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Speaking and Listening at Benhall

At Benhall Infant School we believe that play and language development go together like macaroni and cheese, so we ensure that all our learning environments are communication rich and that our higher than average staff to pupil ratios promote the opportunity for children to become fluent talkers and attentive listeners.

It is crucial for children to have access to quality adult-child interactions that focus on following the child’s lead in their learning.   Effective communication consists of attention development where children learn to orientate their attention, then focus their attention, then disconnect their attention to be able to switch their focus and finally to integrate their attention enabling them to attend to more than one thing at once and Language Development where children learn the oral motor control to make sounds and blend sounds to create words.  Exposing children to tiered vocabulary structures across all subjects ensures that all learners are exposed to ambitious vocabulary and begin to grow their own banks of vocabulary by revisiting and refining what they have already learned and understood. Language comprehension (necessary for both reading and writing) starts from birth. It only develops when adults talk with children about the world around them and the books (stories and non-fiction) they read with them, and enjoy rhymes, poems, and songs together.

Key features of effective communication skills

Features of effective teaching of communication skills have been identified as those that define effective early years practise. 

These are:

  • Following the child’s lead
  • Providing language models for children to copy
  • Modelling and explaining the meaning of new vocabulary
  • Having high expectations for all
  • Providing communication rich environments
  • Having a total communication approach

How we teach speaking and listening

  • In Pre-School, children are introduced to communicating in small groups which promotes their attention development and their confidence in speaking in a group.  Story times, learning rhymes and the welcome at the start of each session promote these skills.  Adults provide language models and introduce new vocabulary effectively by responding to the children’s play and interests.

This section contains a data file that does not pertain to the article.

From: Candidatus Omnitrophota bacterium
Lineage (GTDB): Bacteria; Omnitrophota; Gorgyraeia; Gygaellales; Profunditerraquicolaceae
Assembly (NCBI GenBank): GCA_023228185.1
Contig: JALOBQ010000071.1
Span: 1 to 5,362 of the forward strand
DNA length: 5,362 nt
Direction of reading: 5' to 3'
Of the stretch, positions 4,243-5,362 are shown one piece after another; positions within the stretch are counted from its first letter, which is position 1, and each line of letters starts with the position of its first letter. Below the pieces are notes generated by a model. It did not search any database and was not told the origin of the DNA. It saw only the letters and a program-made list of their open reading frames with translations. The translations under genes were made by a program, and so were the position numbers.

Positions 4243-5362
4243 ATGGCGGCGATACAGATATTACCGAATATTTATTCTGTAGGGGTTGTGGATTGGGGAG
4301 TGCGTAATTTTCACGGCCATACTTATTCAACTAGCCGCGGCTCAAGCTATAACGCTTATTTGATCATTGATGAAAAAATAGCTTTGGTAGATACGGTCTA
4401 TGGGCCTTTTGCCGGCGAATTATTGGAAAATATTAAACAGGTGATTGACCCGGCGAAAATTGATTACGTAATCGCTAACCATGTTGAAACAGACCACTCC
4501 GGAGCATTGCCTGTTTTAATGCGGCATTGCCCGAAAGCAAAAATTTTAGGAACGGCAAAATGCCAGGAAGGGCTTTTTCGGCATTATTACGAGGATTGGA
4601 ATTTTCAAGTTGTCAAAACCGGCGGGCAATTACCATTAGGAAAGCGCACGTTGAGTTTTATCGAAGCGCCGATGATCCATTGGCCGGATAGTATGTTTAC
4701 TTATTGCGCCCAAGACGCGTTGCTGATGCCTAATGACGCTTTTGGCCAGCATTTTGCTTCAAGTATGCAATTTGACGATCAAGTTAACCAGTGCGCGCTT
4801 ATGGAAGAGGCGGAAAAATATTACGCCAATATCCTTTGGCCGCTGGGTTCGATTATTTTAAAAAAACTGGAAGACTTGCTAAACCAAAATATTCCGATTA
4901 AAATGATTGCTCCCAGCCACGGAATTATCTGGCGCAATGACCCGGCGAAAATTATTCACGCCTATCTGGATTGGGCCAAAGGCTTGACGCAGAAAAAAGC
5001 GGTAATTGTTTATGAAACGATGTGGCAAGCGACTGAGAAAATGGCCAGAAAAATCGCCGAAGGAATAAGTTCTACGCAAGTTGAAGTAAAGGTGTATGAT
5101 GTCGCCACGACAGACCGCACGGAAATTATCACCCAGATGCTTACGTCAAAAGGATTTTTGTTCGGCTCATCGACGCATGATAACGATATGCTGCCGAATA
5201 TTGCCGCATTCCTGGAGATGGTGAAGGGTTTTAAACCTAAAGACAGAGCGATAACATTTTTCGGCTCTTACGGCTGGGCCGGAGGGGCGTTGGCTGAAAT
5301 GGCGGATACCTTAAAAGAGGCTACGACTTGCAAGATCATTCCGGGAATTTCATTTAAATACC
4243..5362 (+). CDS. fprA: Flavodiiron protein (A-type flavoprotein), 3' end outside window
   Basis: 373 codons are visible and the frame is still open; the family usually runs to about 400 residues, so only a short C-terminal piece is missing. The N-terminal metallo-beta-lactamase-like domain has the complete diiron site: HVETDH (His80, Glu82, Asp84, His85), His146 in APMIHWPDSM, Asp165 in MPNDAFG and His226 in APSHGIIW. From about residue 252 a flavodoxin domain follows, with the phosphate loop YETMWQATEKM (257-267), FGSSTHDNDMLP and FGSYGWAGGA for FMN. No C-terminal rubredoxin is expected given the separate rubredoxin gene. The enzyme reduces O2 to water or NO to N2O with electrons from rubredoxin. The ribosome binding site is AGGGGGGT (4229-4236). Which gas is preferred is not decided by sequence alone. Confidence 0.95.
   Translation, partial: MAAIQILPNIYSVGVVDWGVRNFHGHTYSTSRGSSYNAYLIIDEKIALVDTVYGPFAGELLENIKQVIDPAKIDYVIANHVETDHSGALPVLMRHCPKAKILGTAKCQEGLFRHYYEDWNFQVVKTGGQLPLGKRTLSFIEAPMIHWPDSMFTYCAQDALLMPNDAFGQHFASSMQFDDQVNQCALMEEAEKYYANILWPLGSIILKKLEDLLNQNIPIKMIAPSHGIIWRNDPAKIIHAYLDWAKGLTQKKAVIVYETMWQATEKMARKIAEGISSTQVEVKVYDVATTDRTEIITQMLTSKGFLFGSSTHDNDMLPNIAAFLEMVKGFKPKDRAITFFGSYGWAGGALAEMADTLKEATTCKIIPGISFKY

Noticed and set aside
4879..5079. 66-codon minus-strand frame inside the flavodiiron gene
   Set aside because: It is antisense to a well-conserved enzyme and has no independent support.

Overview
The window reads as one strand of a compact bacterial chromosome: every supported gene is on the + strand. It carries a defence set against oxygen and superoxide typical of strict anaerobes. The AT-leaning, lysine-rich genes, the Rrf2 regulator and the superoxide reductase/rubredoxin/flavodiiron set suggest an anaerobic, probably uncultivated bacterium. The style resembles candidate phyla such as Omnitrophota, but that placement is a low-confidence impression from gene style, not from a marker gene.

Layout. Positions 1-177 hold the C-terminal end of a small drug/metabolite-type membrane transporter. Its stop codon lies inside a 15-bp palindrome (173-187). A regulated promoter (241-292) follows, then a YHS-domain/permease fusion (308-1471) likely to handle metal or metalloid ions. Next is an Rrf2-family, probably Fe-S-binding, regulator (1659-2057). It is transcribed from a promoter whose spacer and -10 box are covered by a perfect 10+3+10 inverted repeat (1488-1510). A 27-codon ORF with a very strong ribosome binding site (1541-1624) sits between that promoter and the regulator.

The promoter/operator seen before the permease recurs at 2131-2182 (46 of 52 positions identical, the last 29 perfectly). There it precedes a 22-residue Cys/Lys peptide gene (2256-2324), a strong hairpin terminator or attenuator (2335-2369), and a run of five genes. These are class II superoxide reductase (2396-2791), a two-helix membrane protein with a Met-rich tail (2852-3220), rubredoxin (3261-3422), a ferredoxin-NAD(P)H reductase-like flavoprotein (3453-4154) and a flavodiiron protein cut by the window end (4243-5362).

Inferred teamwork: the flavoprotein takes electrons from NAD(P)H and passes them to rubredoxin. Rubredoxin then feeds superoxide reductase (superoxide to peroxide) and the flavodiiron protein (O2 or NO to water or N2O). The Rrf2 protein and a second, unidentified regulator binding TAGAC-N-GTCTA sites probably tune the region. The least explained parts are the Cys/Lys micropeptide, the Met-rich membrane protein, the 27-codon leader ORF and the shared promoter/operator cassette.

• In reception and KS1, children continue to develop their communication skills through small group discussions, partner talk and class meetings.  As the children progress through school there are increasing opportunities for the children to work collaboratively with their peers or younger pupils.  The older children are excellent role models and advocates for our school.  They enjoy opportunities to discuss their learning with each other, their teachers and visitors.
  • The development of speaking and listening skills is closely linked to our performance curriculum and children are encouraged to take part in whole school productions at Christmas and our year 2 leavers delight everyone with their final leavers production at the end of KS1
  • Further opportunities to develop vital speaking and listening skills come through enrichment activities such as school council, eco warriors, class meetings, taking visitors on a tour of their classroom/school, participating in assemblies and becoming playground buddies.

The child’s progression as a communicator

At Pre-school, I am a mini communicator where I talk.  I enjoy listening to stories and can talk about what I remember.   I love to try out new words when I am playing or talking to familiar adults.  I am interested in using words and phrases for effect and will mirror what I have heard.

I am able to:

  • Listen for longer
  • Pay attention to one thing at a time but find it difficult to pay attention to more than one thing at a time
  • Respond to questions and /or instructions
  • Learn new vocabulary
  • Use longer sentences
  • Tell you my point of view
  • Start a conversation
  • Engage in rhyme and or story times

In reception, I am an early communicator who loves to chat with my friends and familiar adults.  I enjoy listening to others and listen to a variety of people during my day.  I understand the importance of listening carefully and I am inspired by what I hear.  I speak in well-formed and fluent sentences.  I immerse myself in language rich environments which enable me to access new and exciting vocabulary.  Through reading, story telling, role play and my own experiences I am confident to use a range of ambitious vocabulary and language structures that have been modelled by the adults around me.

I am able to:

  • Apply what I have heard in my learning
  • Listen carefully
  • Learn new vocabulary
  • Engage in book talk (fiction and non-fiction)
  • Ask questions
  • Retell familiar stories
  • Learn rhymes, poems and songs
  • Use new vocabulary in different contexts
  • Articulate my ideas
  • Connect my ideas
  • Describe events in detail
  • Use talk to help work out problems
  • Use social phrases

In KS1, am communicator who loves to discuss my experiences.  I speak with confidence in a range of contexts about the things that I am interested in or that are important to me.  I understand the importance of listening carefully to show respect for the speaker as well as to promote my own understanding.  I am prepared to speak in front of familiar audiences and enjoy the element of debate during our class meetings. 

I am able to:

  • Retain information I heard from a range of sources
  • Listen to the details
  • Learn increasingly ambitious vocabulary and discuss its meaning
  • Engage in book talk and share my opinions
  • Ask appropriate questions
  • Sequence my ideas, recollections when speaking
  • Respectfully share my point of view
  • Use my tone of voice to engage the listener
  • Hold collaborative conversations over longer periods